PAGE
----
The Japanese Embassy in Ottawa e-mailed the following statement to the Straight: “In Japan, prefectures including Iwate, Shizuoka (Izu), Wakayama, and Okinawa have local traditional dietary habits of eating dolphin meat and dolphins have long been captured and utilized in these regions. The Japanese government believes that it is important to mutually respect the differences of dietary habits and food culture that each country or region have [sic] long cultivated.”
O'Barry, a 69-year-old Miami resident, trained the five dolphins who played Flipper in the 1960s film and television series of the same name. During that period, he realized that not only were dolphins exceptionally intelligent, they had self-awareness and remarkable emotional depth. To this day, he insists that a dolphin named Kathy committed suicide in his arms by choosing not to take another breath.
He was so mortified that the next day, he launched his career as a dolphin liberator, becoming the bíªte noire of the multibillion-dollar dolphin-and-whale captivity business. He claims that trainers from around the world descend on Taiji every autumn as dolphins are driven into the bay by Japanese fishermen on boats. They bang hammers on metal pipes to create a wall of noise that forces scores of dolphins toward shore. There, the trainers select the best for export to aquariums at a cost of up to $150,000 each. The remainder are taken to a nearby cove where, according to O'Barry, they're massacred.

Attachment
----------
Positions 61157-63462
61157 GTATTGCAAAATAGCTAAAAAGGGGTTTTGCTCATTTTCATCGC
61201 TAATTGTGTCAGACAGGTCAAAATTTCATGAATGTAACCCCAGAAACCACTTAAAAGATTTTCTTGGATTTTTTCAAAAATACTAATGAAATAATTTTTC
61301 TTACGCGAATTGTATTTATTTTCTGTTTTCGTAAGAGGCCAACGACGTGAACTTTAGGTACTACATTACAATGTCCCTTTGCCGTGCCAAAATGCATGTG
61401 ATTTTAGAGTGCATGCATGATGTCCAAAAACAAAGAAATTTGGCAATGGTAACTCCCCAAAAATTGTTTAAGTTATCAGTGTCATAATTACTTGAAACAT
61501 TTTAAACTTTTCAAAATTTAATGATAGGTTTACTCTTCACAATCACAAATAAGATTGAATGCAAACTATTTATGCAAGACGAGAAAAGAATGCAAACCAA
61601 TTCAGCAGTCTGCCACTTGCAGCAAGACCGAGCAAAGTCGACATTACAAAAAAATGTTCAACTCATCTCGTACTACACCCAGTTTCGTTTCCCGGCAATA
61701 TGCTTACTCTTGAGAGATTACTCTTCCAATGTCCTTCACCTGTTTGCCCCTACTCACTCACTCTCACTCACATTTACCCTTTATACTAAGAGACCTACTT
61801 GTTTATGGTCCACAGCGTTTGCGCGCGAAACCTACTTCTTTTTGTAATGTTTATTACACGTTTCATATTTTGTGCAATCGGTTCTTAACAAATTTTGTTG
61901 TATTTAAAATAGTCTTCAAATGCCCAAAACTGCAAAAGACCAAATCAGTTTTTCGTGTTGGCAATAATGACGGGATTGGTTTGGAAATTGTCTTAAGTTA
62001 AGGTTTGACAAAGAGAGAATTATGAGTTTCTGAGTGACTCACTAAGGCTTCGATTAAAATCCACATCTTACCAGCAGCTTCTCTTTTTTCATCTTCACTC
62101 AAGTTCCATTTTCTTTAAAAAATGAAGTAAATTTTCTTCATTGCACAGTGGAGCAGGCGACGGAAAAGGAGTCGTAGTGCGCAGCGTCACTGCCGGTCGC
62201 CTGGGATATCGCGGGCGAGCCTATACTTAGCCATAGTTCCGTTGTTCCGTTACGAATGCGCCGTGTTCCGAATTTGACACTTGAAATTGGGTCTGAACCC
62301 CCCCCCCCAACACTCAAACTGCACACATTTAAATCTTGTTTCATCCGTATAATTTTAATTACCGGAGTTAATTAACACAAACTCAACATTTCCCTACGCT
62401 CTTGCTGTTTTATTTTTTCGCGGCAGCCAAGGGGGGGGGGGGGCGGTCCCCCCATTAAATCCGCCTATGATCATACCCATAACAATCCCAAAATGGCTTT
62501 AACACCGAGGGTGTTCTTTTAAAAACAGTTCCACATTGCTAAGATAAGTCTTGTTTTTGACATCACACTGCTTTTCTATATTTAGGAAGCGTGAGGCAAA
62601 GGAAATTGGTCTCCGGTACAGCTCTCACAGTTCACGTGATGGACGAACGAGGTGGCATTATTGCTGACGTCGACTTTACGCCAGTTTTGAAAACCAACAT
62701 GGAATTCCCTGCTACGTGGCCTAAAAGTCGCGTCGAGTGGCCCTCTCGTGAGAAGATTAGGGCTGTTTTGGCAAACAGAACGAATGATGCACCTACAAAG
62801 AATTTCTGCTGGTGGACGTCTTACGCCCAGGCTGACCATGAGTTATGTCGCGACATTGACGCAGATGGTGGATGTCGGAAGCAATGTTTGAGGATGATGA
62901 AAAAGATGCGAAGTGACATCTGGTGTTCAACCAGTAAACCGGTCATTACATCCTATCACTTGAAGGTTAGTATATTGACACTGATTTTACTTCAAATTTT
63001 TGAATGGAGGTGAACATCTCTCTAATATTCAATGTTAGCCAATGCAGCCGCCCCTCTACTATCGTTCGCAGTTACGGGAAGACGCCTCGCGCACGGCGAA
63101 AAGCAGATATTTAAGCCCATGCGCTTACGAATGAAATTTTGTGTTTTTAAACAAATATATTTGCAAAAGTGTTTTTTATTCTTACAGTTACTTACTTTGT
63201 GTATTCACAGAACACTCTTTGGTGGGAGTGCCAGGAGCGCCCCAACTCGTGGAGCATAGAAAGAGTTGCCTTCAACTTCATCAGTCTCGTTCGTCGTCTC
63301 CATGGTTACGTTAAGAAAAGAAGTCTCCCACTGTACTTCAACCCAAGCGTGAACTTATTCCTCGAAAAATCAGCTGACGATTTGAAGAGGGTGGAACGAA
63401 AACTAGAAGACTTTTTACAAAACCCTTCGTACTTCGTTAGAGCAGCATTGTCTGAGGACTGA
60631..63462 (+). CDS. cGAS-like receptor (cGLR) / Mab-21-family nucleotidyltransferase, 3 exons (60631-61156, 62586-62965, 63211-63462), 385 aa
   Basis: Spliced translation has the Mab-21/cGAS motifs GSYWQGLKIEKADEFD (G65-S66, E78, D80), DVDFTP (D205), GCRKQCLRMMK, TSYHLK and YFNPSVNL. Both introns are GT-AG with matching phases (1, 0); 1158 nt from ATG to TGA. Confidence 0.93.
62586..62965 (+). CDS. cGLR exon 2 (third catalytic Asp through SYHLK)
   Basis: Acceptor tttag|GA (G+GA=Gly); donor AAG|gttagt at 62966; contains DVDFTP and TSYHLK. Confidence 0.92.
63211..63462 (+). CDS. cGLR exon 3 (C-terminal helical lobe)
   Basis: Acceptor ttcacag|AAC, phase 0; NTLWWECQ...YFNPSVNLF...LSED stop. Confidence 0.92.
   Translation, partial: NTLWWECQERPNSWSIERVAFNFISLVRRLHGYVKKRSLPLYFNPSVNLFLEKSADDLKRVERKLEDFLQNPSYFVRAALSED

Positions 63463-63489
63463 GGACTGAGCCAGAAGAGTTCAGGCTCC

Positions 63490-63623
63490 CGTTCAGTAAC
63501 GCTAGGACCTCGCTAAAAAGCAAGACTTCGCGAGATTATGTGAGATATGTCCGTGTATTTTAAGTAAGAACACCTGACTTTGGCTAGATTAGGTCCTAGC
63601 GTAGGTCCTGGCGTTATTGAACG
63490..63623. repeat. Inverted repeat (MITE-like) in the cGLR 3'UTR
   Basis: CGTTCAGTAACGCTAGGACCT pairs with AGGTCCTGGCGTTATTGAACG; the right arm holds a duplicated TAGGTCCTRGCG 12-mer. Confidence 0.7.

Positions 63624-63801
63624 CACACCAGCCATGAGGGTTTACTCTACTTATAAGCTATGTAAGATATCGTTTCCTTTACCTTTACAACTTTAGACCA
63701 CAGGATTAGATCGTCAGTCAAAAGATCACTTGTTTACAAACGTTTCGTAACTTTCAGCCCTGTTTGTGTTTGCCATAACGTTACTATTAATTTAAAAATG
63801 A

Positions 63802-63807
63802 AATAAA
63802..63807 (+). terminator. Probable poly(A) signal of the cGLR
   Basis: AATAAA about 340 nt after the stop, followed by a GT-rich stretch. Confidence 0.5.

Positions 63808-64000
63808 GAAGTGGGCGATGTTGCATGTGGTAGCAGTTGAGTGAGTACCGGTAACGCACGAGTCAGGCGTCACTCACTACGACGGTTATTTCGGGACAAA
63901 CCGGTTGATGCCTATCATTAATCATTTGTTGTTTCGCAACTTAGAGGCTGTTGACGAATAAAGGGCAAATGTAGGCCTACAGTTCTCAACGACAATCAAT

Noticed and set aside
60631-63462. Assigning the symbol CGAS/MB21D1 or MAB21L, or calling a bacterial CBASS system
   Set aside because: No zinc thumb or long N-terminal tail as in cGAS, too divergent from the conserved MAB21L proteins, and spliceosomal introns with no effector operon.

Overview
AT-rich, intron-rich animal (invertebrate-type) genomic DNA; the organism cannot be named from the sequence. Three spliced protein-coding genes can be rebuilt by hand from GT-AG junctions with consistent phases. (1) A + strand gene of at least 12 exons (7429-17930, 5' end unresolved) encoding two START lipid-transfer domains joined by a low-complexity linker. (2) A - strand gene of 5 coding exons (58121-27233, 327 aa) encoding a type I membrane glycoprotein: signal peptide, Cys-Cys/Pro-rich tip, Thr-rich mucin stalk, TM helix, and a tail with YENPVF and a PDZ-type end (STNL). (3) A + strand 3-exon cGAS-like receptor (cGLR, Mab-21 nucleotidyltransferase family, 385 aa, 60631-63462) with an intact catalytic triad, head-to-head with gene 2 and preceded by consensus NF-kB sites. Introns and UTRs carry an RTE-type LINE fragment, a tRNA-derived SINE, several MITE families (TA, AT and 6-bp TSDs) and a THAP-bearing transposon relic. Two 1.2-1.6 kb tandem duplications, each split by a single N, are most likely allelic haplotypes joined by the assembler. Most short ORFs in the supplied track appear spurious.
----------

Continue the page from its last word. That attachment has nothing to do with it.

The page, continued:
“We need to stop this slaughter,” O'Barry said, before adding: “The reason it continues is because there is very little opposition.”
A well-orchestrated campaign of harassment by local fishermen and police prevents news crews from filming the killings. This differs from the Canadian seal hunt, which is broadcast to the world.
To ensure that the Taiji bloodbath continues unabated, local authorities goad environmental activists into getting arrested so they won't be allowed to return. Paul Watson's Sea Shepherd Conservation Society was banned from the area after using direct-action tactics to try to free the dolphins in 2003.
O'Barry said his preferred tactic is gaiatsu, a combination of the Japanese words gai (“external”) and atsu (“pressure”), to shame Japanese officials into stopping the dolphin killing. “I've been bringing CNN, the BBC, the German and Swiss journalists,” he said. “Louie Psihoyos was one of these journalists that I brought there. I had no idea at the time that when he showed up, we won the lottery.”